How do we go beyond office ergonomics and liberate our full kinesthetic creativity in the information economy?
Preview my Wisdom Hackers dispatch, “The Thinking Body” on Medium, and subscribe to read the full piece at The Pigeonhole.
“Good stuff!” – Eamon Kircher-Allen
“Descartes would be scandalized.” – Alexa Clay
“Superb essay that will transform your experience of that office chair you are sitting on right NOW” – Tom Kenning
“This article really got me thinking. As I get deeper into my meditation practice and have taken up ballet as a form of exercise the body has been on my mind (pun intended). It also reminded me of my English teaching days and thinking about how Japanese schools did a much better job of giving elementary school kids time to move. I definitely want to bring the body more into my work and have been wondering how to do so? Check out the piece! And share how you learn from your body?” – Liz Gallo
“Lee-Sean’s contemplative, well researched piece is a manifesto for office workers caged in both body and spirit. Weaving quotes from rare literary gems with firsthand interviews, he makes a convincing case for the integration of kinesthetics in the workplace as an antidote to both physical stress and intellectual torpor. A must read for anybody with a 9-5 job and a stiff neck.” – Kris Hartley
Foossa Finds is on jury duty this week, so just two announcements:
- Join Be Social Change for Design Thyself on Wednesday, September 17th at 7:30pm w/ Lee-Sean Huang, Co-founder and Creative Director at Foossa. Are you interested in learning about design principles to affect change in the world? Why not start with yourself? #DesignThyself brings design thinking and design doing to a personal level. Learn how to use design as a tool for changing your own creative habits and behavior.
- How is modern society and technology changing our experiences of intimacy?
It is with great pleasure that I ask you to join us on Sept. 19th (from 7 to 9 pm) in New York City for a lovely little salon to debut the musings of an emergent community of thinkers, the Wisdom Hackers. In an effort to bring more raw and unformed narratives to the world – so that we might better witness not just the output of thought, but it’s beta process – our little group of Seekers will share some of what they’ve been wrestling with and engage you in discussion around some big questions.
SEPT 19th – 7 to 9 PM
THE MAKESHIFT SOCIETY
55 HOPE STREET (WILLIAMSBURG)
BROOKLYN, NY 11211
Here is my tweet submission for the #UprisingGiveaway by Strawberry Frog’s Scott Goodson:
The challenge was to define and comment on cultural movements in a tweet. Given the brevity of the medium, I opted for the haiku form to help give me some constraints, and for the LOLZ. Also, traditional Japanese haiku is more than just the 5-7-5 syllable structure, as the poetic form often references nature. I decided to play with the metaphor of waves to describe the nature of cultural movements.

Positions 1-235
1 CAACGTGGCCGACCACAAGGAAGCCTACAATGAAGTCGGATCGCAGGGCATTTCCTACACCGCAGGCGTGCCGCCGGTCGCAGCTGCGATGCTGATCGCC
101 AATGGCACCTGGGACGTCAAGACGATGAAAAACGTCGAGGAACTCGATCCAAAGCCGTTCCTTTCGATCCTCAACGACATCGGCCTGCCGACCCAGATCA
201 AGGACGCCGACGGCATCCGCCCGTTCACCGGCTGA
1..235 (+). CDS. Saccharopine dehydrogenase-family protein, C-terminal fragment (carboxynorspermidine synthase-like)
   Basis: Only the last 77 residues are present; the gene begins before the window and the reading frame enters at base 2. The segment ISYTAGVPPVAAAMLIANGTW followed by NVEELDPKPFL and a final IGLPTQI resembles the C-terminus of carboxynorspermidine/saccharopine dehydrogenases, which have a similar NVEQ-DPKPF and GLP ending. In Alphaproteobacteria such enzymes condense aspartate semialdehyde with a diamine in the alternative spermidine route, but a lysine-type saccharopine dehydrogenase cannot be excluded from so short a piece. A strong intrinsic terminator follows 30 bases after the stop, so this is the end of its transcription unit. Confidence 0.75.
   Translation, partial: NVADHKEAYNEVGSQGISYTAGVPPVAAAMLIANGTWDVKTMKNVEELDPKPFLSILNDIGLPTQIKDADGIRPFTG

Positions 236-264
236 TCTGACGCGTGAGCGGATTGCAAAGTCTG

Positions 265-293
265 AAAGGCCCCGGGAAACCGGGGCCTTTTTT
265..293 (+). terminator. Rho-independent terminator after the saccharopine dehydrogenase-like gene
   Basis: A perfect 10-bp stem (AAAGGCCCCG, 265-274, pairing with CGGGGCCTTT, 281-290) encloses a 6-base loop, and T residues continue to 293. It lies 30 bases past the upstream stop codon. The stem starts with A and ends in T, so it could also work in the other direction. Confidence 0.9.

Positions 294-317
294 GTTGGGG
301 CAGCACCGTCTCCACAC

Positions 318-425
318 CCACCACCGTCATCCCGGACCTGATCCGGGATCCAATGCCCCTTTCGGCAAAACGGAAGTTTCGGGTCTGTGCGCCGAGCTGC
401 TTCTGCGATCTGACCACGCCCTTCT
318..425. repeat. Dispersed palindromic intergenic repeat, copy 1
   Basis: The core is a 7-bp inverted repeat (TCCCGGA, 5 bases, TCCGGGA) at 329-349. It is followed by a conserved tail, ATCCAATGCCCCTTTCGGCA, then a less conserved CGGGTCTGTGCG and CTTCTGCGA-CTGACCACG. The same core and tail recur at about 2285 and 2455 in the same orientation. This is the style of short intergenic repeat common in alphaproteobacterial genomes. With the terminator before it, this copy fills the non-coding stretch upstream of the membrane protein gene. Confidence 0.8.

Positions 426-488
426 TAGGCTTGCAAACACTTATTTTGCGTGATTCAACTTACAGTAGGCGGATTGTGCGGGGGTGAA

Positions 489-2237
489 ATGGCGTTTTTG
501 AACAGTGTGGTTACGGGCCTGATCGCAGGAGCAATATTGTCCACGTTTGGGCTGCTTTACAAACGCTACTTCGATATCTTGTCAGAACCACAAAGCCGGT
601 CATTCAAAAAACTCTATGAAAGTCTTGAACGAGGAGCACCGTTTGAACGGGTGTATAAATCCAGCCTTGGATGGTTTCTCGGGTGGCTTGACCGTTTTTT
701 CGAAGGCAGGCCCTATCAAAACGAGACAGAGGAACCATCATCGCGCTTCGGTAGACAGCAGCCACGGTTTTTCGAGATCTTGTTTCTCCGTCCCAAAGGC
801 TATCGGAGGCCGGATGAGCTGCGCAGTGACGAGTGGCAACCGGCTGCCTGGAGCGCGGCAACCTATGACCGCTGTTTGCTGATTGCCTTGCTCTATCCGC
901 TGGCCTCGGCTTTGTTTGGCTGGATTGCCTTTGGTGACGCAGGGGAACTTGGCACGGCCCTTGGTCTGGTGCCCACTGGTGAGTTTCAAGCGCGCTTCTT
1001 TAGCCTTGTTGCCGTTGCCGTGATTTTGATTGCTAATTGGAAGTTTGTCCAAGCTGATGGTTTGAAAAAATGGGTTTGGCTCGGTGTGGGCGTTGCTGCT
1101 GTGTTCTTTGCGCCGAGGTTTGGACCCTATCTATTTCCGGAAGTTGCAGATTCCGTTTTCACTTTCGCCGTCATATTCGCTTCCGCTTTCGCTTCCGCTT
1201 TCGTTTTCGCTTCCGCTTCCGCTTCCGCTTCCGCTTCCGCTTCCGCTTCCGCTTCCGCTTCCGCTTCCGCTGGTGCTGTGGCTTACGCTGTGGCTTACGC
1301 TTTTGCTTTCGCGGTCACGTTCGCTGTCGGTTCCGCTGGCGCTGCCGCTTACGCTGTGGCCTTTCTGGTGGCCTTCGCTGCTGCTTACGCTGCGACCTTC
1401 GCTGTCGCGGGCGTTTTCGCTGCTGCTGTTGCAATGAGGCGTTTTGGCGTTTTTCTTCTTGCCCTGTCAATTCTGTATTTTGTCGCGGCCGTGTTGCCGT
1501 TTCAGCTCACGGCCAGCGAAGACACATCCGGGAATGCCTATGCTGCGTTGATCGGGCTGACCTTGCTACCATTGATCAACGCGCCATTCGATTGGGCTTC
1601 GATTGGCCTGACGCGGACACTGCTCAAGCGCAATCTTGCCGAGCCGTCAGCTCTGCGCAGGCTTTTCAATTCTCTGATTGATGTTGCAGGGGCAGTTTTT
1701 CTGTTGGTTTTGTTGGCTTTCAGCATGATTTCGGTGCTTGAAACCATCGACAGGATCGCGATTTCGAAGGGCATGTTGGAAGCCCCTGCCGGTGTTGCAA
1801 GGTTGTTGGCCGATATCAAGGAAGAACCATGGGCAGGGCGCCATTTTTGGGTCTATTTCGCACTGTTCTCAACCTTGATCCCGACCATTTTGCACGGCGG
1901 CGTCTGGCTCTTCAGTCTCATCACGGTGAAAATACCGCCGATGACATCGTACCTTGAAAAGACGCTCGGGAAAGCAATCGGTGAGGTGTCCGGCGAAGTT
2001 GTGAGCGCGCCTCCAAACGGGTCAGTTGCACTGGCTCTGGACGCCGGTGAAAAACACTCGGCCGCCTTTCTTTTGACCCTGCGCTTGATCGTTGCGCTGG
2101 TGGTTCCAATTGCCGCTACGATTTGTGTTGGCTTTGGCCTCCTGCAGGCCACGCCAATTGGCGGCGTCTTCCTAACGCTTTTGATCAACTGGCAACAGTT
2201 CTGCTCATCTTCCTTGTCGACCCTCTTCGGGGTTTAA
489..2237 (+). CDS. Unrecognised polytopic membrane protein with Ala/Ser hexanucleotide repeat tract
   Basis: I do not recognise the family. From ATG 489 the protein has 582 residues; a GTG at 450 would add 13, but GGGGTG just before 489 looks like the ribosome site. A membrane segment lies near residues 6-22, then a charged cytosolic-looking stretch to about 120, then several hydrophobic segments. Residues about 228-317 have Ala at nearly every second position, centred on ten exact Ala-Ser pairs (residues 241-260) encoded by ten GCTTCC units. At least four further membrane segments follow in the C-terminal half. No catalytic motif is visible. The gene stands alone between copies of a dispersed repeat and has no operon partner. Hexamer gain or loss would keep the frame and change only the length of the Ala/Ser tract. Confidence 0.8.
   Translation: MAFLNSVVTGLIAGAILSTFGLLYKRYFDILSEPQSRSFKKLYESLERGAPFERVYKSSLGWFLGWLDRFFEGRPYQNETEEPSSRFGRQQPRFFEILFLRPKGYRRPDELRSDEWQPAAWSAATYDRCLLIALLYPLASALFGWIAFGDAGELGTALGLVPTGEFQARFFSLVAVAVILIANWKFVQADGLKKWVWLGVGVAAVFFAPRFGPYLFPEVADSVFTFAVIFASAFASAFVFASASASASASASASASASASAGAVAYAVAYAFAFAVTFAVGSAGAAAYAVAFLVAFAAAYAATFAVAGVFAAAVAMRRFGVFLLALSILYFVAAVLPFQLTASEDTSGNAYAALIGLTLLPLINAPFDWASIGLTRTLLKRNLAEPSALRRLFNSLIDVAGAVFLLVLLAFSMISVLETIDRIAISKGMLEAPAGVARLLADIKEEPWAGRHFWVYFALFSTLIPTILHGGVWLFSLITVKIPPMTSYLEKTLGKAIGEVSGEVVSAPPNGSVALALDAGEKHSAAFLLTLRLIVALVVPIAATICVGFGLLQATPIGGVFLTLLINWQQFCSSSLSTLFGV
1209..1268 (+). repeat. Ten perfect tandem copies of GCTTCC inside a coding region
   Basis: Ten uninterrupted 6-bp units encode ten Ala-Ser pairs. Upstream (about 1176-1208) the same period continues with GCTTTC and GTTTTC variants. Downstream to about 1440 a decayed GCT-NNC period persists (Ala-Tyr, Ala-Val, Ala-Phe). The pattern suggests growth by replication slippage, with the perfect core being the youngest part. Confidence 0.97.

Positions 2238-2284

The idea of “surfing” upon the power of an ocean/cultural wave, rather than trying to control or force it parallels Goodson’s advice to marketers in BusinessWorld:
- Instead of controlling the message, marketers must learn to relinquish control and let the movement do what it will with that message.
- Companies must learn to stop talking about themselves and join in a conversation that is about anything but their products.
I have been making music as a writer, composer, producer, and performer since my teenage years, so I am well aware of the power of just three chords. Songwriter Harlan Howard once said “All you need to write a country song is three chords and the truth.” Just substitue “country” with “punk,” or a myriad of other popular music genres, and you get the point.
Colby and I visited Harvard, our alma mater, this weekend. I noticed and photographed the inscription on the music department building, which reads “to charm / to strengthen / and to teach / these are the 3 chords of might.” Although I have taken classes in the building before, I had only just noticed this inscription for the first time, perhaps because I was accustomed to entering and exiting from the opposite side of the building from the inscription. I later learned that this quote comes from a poem called “The Singers” by Henry Wadsworth Longfellow. The quotation really struck me because I have been thinking a lot lately about the purpose of my life and work and how I synthesize and integrate the various streams of my interests and experiences as a musician, social innovator, and as an educator.
Longfellow offers a succinct and poetic framework that helps me sum up what I do:
To charm: I bring delight and inspiration to others through creativity.
To strengthen: I support the work of changemakers and social entrepreneurs, helping them articulate and communicate their ideas in a more effective and powerful way.
To teach: From my first post-college job on the JET Programme to teaching in the MFA Design for Social Innovation program at SVA next year, as well as my work at Purpose, whether I have been a “teacher” or a “consultant,” I find my greater calling to be that of fostering learning and critical inquiry, not just to “empower” others, a rather well-worn term, but to inspire in others a greater sense of the possible. Teaching also helps me to perpetually learn more.
Sue-Shi, former vocalist/percussionist for Hepnova/The Ronald Raygun just published a werewolf-themed erotic novel, Pack of Lies. Now available as an ebook for only $4.99. Check it out!
While on the topic of Sue-Shi, check out some of her greatest hits!
Money (That’s What I Want) – Cover